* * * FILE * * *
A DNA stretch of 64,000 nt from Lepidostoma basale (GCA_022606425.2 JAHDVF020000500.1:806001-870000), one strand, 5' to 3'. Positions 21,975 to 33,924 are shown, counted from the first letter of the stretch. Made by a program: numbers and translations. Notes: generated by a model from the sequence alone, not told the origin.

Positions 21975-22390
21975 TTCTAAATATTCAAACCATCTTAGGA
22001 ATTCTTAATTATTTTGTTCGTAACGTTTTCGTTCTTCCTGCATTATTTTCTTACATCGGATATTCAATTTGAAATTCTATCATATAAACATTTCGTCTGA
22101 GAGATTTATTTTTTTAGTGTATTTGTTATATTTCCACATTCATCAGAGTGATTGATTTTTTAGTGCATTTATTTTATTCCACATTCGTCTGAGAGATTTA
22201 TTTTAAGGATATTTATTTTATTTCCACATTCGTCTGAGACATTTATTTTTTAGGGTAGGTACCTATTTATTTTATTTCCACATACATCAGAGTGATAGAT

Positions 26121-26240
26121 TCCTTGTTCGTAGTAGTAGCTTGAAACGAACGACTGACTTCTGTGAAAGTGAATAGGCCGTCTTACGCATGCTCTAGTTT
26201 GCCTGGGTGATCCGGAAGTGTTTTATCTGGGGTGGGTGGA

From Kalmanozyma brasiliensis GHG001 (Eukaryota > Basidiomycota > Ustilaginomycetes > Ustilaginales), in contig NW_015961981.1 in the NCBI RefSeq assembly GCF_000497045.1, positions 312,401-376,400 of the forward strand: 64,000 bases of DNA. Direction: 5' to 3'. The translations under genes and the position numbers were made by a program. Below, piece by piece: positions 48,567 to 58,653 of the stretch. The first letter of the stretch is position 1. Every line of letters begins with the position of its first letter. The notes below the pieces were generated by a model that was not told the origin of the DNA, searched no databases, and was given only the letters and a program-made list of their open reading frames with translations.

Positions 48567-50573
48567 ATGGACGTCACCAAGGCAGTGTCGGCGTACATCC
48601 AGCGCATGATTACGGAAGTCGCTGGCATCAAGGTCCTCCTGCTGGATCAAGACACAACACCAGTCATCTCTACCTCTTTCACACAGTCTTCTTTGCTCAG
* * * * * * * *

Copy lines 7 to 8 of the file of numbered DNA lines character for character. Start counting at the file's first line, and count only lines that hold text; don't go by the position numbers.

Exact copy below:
Positions 26121-26240
26121 TCCTTGTTCGTAGTAGTAGCTTGAAACGAACGACTGACTTCTGTGAAAGTGAATAGGCCGTCTTACGCATGCTCTAGTTT